The Children Act, by Ian McEwan. Book report #6 (2017)

The Children Act, by Ian McEwan. Pub 2014

A friend who shares my fondness for “authors from the Brit circle”, such as Julian Barnes, sent me this book, a thoughtful and loving get-well gift. I had read just one other by McEwanOn Chesil Beach – which I did not love, or even really like. The writing was good, but the story felt contrived, as if he’d had an idea for one impressive scene, and had built a whole novel to lead up to it. The ending was anticlimactic, almost premature (if you know the story, you’ll understand how ironic that is). But I decided to give him another chance.

This novel was much better, and enjoyed the story and writing – even eagerly reading it over just a few days and late-ish nights, finishing much more quickly than I normally would (again, irony). However, the denouement again felt rushed – as if there was an inevitable outcome that, once fully revealed (it was foreshadowed pretty heavy-handedly through the last chapter), left the author and characters with nothing more to say or do. Although only loosely based on real cases, the great detail about the case law, the specific courtroom dialogue and procedure, and the private lives of judges bordered on non-fiction, which took away from the character development, giving most of them a caricature feel rather than depth or empathy.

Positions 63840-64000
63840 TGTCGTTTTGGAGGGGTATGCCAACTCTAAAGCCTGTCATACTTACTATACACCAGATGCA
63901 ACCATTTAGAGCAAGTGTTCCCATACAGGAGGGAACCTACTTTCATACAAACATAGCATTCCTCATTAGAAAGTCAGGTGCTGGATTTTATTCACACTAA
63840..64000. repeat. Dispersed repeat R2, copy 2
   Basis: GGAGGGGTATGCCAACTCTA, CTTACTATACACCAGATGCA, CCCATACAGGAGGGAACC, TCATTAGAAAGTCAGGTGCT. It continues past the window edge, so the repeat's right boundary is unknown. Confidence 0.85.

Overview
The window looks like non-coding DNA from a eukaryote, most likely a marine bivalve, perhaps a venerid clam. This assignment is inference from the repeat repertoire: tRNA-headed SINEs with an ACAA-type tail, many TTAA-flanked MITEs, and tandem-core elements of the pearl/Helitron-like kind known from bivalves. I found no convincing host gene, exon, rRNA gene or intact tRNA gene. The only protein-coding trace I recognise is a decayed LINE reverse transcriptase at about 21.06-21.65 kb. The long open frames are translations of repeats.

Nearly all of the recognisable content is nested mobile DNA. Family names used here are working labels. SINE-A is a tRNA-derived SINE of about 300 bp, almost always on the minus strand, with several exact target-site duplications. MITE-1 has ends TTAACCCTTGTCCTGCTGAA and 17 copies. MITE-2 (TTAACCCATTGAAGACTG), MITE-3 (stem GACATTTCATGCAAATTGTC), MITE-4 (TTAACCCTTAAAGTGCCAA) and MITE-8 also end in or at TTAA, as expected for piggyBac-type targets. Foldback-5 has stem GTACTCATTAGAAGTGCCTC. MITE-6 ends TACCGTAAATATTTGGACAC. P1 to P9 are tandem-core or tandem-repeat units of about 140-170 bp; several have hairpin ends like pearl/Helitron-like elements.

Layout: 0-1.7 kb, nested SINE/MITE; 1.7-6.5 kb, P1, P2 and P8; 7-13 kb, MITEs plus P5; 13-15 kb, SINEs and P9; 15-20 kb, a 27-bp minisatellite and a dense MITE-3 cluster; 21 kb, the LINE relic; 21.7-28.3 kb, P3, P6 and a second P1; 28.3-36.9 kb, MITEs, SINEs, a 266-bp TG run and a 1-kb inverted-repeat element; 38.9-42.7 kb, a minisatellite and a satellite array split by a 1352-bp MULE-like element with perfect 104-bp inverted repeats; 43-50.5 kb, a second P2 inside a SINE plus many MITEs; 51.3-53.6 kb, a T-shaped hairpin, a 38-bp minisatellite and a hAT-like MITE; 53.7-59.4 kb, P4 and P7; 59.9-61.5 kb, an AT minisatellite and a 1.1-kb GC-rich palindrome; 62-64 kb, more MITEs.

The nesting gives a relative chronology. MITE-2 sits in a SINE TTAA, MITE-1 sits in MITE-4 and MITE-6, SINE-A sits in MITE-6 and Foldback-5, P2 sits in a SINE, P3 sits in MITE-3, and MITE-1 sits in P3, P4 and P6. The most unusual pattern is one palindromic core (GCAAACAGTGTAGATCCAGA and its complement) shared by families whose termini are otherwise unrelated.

So, overall wouldn’t recommend it. Like the previous novel I read, I felt that the story might have benefitted from a shorter format or a longer epilogue.

7. A book written by a male author.

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